Criminal Defense Lawyer for Students at University of Utah
Having a permanent criminal record can hurt a person’s financial future. But for college students, the implications of criminal charges can have a devastating long-term impact. Students arrested while attending the University of Utah can also be referred for disciplinary actions within the academic institution. The academic and criminal proceedings will be independent in that hearings are separate and the outcome of the school’s disciplinary process will not depend on the findings of the criminal prosecution. If convicted at the criminal level, students can face steep fines, months or possibly years of prison time, probation (or a combination thereof).
If your son or daughter was arrested and charged with a crime at college in Utah, look to the Overson Law Firm for aggressive and high-quality student criminal defense legal representation. Our experienced team can work with you as your son or daughter navigates through Utah’s criminal system and the University of Utah’s disciplinary proceedings. Leading attorney Darwin Overson is compassionate and understands that there is a lot at stake in a criminal student defense legal representation. He has years of experience defending college students against a wide array of felony and misdemeanor charges and will become a relentless and committed advocate of your son’s or daughter’s best interests. Call (801) 515-0883 to schedule a free consultation today.
Criminal Defense Practice For Students in Utah
Our results-oriented criminal defense for students in Utah will focus on providing the student with an opportunity to combat the charges and, if warranted, try to avoid jail time and seek expungement or removal of the criminal record at the conclusion of the proceedings. An experienced Utah criminal defense representation should be keenly familiar with Utah’s Sentence and Release Guidelines and will be able to guide the student and his or her family if there are ways to avoid jail time.
Utah has instituted a comprehensive structure of alternatives to imprisonment that may be highly effective in helping students be held accountable without having to be confined in prison. An experienced criminal student defense attorney should be proactive in determining if these alternatives are available and discuss the options with the students and parents. Examples of these alternatives include:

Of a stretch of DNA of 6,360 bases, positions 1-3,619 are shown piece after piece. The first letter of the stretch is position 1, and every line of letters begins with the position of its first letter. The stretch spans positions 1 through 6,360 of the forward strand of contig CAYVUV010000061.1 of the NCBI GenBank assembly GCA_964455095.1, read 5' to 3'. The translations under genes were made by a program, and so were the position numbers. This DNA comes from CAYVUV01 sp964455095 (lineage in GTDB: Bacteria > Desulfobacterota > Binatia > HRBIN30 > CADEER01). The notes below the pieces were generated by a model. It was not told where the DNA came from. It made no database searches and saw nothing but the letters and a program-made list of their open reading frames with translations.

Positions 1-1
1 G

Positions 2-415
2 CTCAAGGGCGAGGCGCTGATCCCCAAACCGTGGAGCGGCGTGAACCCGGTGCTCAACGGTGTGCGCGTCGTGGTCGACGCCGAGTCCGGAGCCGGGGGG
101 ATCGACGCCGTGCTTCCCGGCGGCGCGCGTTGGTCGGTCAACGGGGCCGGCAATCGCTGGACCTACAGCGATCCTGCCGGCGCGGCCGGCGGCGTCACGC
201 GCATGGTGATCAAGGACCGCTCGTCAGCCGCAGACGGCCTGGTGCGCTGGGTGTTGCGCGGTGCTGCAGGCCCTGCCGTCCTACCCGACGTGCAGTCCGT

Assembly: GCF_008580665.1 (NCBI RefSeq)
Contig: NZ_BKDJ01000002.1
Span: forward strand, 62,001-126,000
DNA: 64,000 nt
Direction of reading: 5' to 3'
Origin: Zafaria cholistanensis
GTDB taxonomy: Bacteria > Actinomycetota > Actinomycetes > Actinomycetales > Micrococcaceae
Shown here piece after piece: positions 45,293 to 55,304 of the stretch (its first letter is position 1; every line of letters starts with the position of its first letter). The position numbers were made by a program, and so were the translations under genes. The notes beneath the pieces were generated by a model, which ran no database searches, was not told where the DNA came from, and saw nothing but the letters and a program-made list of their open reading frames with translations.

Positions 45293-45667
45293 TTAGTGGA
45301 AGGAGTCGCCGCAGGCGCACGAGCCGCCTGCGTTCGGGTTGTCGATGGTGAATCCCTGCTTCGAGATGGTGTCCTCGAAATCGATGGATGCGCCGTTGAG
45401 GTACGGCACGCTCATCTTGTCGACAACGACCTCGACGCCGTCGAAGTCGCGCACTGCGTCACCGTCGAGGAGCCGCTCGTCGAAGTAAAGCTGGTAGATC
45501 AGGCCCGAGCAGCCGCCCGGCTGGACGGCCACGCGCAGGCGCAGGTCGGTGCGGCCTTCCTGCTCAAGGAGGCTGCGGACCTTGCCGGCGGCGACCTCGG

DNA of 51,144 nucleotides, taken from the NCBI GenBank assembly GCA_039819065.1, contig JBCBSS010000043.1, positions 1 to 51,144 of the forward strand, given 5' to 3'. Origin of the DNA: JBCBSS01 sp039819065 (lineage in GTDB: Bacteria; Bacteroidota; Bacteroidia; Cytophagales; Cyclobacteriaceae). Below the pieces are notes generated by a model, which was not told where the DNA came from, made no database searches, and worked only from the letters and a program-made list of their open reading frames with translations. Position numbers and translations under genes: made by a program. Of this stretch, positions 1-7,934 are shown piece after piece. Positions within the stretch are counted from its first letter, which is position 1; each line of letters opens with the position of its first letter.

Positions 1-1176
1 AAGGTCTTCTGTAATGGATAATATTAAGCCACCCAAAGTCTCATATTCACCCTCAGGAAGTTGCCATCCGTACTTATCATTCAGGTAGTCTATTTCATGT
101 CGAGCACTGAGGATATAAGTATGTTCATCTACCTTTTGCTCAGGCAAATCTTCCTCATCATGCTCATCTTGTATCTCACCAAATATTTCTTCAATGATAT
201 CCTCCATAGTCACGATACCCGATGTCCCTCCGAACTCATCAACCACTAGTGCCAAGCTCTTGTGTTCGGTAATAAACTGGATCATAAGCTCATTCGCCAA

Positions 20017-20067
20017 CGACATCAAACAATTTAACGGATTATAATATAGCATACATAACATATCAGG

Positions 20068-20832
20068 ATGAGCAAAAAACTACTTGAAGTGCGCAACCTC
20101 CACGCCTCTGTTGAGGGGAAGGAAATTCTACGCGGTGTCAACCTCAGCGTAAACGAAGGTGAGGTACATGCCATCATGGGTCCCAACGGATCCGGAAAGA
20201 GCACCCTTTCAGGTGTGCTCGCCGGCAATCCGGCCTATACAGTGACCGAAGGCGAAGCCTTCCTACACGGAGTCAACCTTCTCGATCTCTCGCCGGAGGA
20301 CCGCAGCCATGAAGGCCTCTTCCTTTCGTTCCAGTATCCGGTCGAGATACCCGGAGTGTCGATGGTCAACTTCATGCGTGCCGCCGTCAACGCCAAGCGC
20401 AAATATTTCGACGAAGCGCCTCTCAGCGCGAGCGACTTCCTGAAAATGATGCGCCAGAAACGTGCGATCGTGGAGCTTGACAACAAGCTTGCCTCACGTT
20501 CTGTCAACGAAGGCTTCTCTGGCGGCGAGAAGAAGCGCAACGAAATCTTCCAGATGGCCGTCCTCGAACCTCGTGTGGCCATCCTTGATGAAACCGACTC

Community corrections programs are considered effective opportunities for individuals who can rebuild their lives at a correction center. When sanctions are imposed on convicted adults or adjudicated juveniles, then the prison term is served in a residential or community setting outside of jail or prison. These residential settings are run and enforced by agencies or courts with legal authority over the adult or juvenile offenders.
Alternatives to Incarceration
Utah has built a rehabilitation-oriented program of alternatives to incarceration. A judge will impose these alternatives when warranted. Alternatives to imprisonment include probation, community service, reparations, and court-ordered addiction treatments or therapy. The emphasis on this alternative can offer troubled students a plethora of opportunities to transform a criminal prosecution into a profound learning experience.
Breakdown of Charges Students Can Face in Utah
Classification of Criminal Charges in Utah
Crimes are classified into three categories: felonies, misdemeanors, and infractions. There are varying degrees of crimes within these categories. For example: